Say hello to Jibo, the countertop robot
Jibo, the first social robot for the home, made the cover of Time Magazine’s “25 Best Inventions of 2017” in November. Chuan-Che “Jeff” Huang, who is pursuing a PhD in human-computer interaction at the School of Information (UMSI), worked in the summer of 2017 on the team that developed the robot’s artificial intelligence (AI).
Jibo is an animated countertop robot who can express himself through movements. He boasts face-recognition technology and can greet you by name when you enter a room. He plays and dances to music and can, of course, answer a multitude of questions.
“Jibo is highly personalized,” says Jeff, who earned his master’s degree in human-computer interaction from UMSI in 2013. “Jibo is also proactive. When you come home, Alexa doesn’t talk to you. Jibo can see youand greet you. For example, he might say 'Happy New Year.' This proactive quality can create delightful moments in your everyday life."
Jibo is programmed to be engaging.
“Jibo is designed to be a companion, an assistant at home,” he says. Research has shown that a more engaging robot like Jibo, able to interact throughout the day, could support many important applications -- such as those in the healthcare domain -- more effectively than computers or smartphones.
Jibo has been a few years in the making. The company launched a crowdfunding campaign in 2014. After three years of delays, Jibo was finally delivered for sale in November. The price tag: $899.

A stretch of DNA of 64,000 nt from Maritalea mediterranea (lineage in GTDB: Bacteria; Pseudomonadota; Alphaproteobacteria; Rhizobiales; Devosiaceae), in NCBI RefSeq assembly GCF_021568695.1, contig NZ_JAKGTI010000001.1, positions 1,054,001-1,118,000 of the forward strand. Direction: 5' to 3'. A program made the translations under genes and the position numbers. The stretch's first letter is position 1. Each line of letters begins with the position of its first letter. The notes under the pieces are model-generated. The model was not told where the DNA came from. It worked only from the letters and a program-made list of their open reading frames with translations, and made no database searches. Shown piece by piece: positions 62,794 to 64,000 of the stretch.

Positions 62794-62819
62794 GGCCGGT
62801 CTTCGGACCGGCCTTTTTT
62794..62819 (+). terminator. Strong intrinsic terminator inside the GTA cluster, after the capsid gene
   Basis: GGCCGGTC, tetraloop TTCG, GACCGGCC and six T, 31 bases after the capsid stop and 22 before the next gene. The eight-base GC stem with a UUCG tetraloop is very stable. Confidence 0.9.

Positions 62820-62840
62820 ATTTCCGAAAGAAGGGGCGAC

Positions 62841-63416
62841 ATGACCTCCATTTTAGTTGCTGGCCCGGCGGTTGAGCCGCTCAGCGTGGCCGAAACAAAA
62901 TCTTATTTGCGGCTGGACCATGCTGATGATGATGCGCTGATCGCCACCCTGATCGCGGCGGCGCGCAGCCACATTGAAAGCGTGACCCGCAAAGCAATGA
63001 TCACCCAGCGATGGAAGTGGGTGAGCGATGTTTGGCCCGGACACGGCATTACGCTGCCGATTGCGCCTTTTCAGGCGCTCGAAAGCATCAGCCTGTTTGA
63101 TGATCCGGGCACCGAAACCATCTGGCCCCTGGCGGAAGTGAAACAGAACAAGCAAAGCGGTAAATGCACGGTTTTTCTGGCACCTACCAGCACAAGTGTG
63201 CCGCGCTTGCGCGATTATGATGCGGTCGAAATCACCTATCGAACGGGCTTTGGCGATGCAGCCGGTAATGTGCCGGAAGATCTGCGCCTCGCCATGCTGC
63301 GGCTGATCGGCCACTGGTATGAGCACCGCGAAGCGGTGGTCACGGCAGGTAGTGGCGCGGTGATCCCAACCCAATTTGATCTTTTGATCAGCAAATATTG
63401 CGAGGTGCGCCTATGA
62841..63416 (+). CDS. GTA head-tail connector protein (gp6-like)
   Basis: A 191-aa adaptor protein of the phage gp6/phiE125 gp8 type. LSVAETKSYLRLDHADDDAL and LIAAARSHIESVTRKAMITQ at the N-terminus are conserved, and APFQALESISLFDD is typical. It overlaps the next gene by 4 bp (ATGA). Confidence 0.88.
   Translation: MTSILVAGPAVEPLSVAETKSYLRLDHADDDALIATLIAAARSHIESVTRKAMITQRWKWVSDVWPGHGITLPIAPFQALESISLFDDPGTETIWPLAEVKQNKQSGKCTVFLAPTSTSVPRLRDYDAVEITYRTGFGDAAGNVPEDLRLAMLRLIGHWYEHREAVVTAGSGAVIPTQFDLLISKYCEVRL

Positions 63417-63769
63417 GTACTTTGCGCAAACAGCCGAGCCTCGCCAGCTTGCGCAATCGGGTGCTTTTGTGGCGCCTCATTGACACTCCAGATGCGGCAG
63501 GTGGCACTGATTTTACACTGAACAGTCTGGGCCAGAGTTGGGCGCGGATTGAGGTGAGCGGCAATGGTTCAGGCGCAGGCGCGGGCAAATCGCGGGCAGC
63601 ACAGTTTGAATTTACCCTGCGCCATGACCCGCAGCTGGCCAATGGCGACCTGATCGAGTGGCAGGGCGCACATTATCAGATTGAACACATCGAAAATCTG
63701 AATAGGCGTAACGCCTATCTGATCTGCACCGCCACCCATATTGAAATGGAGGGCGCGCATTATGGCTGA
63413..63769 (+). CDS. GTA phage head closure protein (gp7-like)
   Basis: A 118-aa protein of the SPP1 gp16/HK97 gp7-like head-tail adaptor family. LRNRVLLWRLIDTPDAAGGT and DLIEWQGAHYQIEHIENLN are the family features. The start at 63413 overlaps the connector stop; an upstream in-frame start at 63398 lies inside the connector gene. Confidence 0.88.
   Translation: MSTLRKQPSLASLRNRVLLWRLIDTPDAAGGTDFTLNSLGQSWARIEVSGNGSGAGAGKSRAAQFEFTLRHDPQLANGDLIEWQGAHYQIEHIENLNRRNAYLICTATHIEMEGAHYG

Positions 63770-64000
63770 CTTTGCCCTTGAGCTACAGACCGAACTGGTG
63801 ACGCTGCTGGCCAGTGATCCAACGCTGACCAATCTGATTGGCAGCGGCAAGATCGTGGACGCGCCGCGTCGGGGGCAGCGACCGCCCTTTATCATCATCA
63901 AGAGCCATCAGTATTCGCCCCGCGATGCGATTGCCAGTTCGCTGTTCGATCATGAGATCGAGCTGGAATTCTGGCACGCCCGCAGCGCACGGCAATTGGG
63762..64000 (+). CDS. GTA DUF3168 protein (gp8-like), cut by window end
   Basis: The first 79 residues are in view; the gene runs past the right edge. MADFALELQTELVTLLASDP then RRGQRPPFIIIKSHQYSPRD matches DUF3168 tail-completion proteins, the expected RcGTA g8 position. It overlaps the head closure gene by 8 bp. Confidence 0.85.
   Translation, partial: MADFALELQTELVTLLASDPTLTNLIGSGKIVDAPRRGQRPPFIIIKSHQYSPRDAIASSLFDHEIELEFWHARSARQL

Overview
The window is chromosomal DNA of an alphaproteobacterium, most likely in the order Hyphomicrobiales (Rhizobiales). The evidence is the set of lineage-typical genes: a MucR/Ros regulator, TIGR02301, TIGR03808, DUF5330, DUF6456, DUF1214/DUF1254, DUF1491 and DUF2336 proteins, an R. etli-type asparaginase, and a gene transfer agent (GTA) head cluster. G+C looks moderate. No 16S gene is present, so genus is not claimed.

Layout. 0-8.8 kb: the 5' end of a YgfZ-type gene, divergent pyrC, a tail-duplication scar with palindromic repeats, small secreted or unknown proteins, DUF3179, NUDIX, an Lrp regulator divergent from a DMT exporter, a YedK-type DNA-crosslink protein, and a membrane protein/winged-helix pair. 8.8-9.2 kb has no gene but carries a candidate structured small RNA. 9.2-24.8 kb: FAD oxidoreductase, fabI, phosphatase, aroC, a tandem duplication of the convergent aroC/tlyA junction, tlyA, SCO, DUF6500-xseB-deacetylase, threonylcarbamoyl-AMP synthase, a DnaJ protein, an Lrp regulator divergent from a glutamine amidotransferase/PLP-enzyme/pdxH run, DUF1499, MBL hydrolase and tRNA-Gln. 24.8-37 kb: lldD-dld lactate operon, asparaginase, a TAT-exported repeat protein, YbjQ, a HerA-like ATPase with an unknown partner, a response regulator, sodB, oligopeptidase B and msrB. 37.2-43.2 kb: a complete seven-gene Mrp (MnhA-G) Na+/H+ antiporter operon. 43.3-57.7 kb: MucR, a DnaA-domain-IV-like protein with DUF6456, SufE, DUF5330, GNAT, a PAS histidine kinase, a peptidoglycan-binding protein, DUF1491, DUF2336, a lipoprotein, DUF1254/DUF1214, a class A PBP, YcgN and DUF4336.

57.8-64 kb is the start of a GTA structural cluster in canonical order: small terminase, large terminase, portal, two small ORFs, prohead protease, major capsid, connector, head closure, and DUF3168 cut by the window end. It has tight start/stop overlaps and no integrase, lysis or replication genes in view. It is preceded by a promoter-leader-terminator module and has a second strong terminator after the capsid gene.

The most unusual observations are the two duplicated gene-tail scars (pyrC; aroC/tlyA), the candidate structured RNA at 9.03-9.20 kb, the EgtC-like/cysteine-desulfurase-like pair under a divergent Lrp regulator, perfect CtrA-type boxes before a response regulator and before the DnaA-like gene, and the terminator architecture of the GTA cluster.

“It was a very complex product to design,” says Jeff, who ordered his Jibo in 2015 and received his robot in late fall of 2017.
Jibo, he says, is the most complex consumer product to date. The robot has two cameras in front; one is for visual perception and the other is for taking pictures. Jibo also has touch sensors and six microphones to identify and recognize voices. Three motors tilted at different angles are used to enable Jibo's lively movements.
“Jibo was highly relevant to research that I’ve done,” says Jeff, who is passionate about designing and developing intelligent interactive systems. “I’ve always been very interested to see how you push research projects into the hands of a larger population -- how you realize the idea to make a bigger impact. I wanted to join the Jibo team to better learn about the process.”
While Jibo has its limitations, the future looks bright.
“Jibo is still the first version and it's constantly being updated. It took the iPhone four years to become more sophisticated and widely adopted,” he says. “A similar thing needs to happen with social robots.”
Such robots, he predicts, could eventually be used to provide assistance to people with special needs. “Jibo would be a great companion for the elderly. They might need a reminder to take their medications. Or it could do the same for people with chronic diseases,” he says.
Education applications, such as storytelling for children, also are possibilities.
About the future of robots, Jeff says: “I think there are two kinds of futures. One is more mainstream sci-fi robots. Robots know a lot of things and almost become human. That’s not the future I’m excited about, given current technology constraints.
“I’m excited about robots as limited but useful companions at home. They’ll have limited capabilities but provide you with important and meaninful benefits. I think in five to ten years, robots like Jibo will be much more prevalent and can create a positive impact on our everyday lives.”
Jibo pays a visit to NBC's Today's coverage of the Consumer Electronics Show on January 9, 2018.